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Artichoke Agave (Agave parryi ‘truncata’)

Our society usually doesn’t equate beauty with age.  Instead, we celebrate youthful beauty and spend our money on trying to stay looking younger than our years.  Thankfully, in the world of plants, maturity is something to be celebrated.

 
In the case of the agave, age equals beauty.  A leaf of an agave plant can live for up to 15 years.  The leaves are etched with beautiful patterns called ‘bud imprints.’   These delicate patterns decorate the leaves in numerous different ways depending on the species, as you can see in the photo of my Artichoke Agave (Agave parryi var. truncata) above.
 
 
Cow’s Horn Agave (Agave bovicornuta)
Along the sides of agave leaves are small thorns, called ‘teeth.’  Agave leaves stay in bud for 2 – 3 years.  The teeth from the leaves imprint on the other leaves while they are held tightly within the bud, which is how their delicate patterns are formed.
 
 
Depending on the species, some bud imprints are more obvious, while others are more subtle.
 
The fibers from the leaves of the agave are used for weaving items such as bags and mats.  The leaves are also used to feed cattle in areas of Mexico.
 
Agave ‘Durango Delight’ (Agave schidigera ‘Durango Delight’)

Some agave leaves have filaments along the edges.  Most agave end with a sharp terminal spine, which should be taken into consideration when you decide where to plant them.  You do not want them in high traffic areas where people can be pricked, (believe me, it hurts).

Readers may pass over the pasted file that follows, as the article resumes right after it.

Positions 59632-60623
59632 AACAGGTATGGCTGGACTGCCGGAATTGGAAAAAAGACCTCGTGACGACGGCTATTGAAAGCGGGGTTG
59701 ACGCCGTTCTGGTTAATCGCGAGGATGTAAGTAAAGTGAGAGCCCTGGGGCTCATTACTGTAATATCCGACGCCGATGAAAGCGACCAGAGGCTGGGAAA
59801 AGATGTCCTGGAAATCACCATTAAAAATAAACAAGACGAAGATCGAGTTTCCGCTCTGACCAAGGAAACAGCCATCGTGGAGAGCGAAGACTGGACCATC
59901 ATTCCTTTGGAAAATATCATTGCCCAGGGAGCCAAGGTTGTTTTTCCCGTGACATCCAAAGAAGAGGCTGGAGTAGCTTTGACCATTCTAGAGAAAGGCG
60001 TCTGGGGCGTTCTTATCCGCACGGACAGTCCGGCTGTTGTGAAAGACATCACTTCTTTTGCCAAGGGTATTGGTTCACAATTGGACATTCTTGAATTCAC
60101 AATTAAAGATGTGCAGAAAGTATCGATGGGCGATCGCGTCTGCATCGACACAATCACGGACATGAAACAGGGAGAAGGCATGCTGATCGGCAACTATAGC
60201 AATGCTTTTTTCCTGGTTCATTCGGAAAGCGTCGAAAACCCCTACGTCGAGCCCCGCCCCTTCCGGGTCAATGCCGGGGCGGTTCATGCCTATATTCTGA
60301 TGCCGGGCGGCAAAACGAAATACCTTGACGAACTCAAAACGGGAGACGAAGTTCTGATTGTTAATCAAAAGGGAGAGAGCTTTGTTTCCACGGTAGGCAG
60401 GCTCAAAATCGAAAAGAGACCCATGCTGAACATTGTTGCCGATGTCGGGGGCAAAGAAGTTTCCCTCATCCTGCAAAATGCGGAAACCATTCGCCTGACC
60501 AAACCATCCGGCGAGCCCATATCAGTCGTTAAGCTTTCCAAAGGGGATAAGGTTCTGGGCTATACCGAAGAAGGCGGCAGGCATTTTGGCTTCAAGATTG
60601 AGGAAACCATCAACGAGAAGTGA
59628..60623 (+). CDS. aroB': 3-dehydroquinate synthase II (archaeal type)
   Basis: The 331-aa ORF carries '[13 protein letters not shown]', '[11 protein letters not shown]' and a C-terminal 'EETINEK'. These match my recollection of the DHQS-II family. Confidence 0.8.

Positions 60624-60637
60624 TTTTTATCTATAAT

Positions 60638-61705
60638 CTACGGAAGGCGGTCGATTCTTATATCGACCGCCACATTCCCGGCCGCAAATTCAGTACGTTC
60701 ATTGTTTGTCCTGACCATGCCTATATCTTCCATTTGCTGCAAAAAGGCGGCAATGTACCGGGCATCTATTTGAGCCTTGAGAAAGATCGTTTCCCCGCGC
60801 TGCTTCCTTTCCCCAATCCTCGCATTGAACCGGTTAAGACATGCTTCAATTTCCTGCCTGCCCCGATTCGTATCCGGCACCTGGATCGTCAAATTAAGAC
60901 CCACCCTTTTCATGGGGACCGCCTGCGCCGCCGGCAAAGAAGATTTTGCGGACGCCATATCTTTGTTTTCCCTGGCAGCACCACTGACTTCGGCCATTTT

Mescal Ceniza (Agave colorata)

Because agave store water inside their leaves –  their leaves are thick and succulent.  Some of my favorite agave species are Artichoke Agave, Mescal Ceniza, and Victoria Agave.

 
Agave salmiana
I saw this agave (above) next to my gym, and I was very impressed by its teeth.  They remind me of ‘claws.’
 
Century Plant (Agave americana)

There are between 200 – 250 different species of agave, in all shapes, colors, and sizes.  Some of my favorite features of agave are how beautiful they are with their leaf shapes and imprints.  Secondly, their low-maintenance and drought-tolerance also make them a favorite in my garden.

 
Victoria Agave (Agave victoria-reginae)

Agave is amazing plants, and I am a huge fan.  There is much more information to cover, which I will address in a future post.  But, I will answer the most common question that I am asked about agave, “No, they do not live for 100 years.”  You may be surprised at the real answer…

 
But, that is for a later post…